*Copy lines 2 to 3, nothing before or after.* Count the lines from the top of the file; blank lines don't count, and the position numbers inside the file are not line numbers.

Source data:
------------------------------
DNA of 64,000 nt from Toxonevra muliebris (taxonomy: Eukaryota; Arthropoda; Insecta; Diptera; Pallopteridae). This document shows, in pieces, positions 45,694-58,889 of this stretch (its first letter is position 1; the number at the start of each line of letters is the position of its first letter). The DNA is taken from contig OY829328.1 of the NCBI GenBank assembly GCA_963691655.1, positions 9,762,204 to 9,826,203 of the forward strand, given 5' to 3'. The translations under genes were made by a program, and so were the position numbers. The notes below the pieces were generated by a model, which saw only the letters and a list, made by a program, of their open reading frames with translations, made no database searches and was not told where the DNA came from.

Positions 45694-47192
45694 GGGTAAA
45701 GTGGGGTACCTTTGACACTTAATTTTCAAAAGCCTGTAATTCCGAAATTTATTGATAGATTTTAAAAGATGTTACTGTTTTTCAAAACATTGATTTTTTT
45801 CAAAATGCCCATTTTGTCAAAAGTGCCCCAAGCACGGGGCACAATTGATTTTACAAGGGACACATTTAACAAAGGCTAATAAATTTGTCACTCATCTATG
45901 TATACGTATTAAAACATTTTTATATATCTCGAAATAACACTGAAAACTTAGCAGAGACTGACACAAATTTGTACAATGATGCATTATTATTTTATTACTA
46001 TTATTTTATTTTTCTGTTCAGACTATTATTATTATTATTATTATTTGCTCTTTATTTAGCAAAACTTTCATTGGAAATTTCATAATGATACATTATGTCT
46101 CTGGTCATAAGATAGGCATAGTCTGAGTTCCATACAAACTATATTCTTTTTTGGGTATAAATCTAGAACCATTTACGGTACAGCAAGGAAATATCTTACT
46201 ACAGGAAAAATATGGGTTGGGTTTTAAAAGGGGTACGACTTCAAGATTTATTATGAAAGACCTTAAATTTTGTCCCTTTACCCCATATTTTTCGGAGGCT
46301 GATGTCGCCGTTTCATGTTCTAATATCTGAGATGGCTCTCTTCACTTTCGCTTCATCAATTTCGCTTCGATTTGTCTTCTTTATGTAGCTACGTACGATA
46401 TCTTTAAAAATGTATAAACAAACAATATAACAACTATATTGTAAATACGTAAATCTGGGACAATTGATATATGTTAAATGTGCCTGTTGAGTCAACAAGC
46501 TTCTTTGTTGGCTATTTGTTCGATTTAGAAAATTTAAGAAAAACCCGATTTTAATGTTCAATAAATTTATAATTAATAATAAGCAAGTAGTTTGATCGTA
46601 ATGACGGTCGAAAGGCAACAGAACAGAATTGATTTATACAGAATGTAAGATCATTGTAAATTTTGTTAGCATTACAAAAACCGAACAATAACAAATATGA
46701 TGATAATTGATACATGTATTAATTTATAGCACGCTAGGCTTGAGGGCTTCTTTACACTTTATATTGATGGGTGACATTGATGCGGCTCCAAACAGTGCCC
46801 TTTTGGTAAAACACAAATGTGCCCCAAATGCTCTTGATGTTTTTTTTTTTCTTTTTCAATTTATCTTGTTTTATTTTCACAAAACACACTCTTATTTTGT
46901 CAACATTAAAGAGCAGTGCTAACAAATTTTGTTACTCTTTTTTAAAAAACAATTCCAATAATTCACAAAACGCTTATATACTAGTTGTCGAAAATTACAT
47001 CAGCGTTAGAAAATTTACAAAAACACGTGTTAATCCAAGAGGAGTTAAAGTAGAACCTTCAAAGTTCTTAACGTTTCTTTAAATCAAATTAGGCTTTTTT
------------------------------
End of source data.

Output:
Positions 45694-47192
45694 GGGTAAA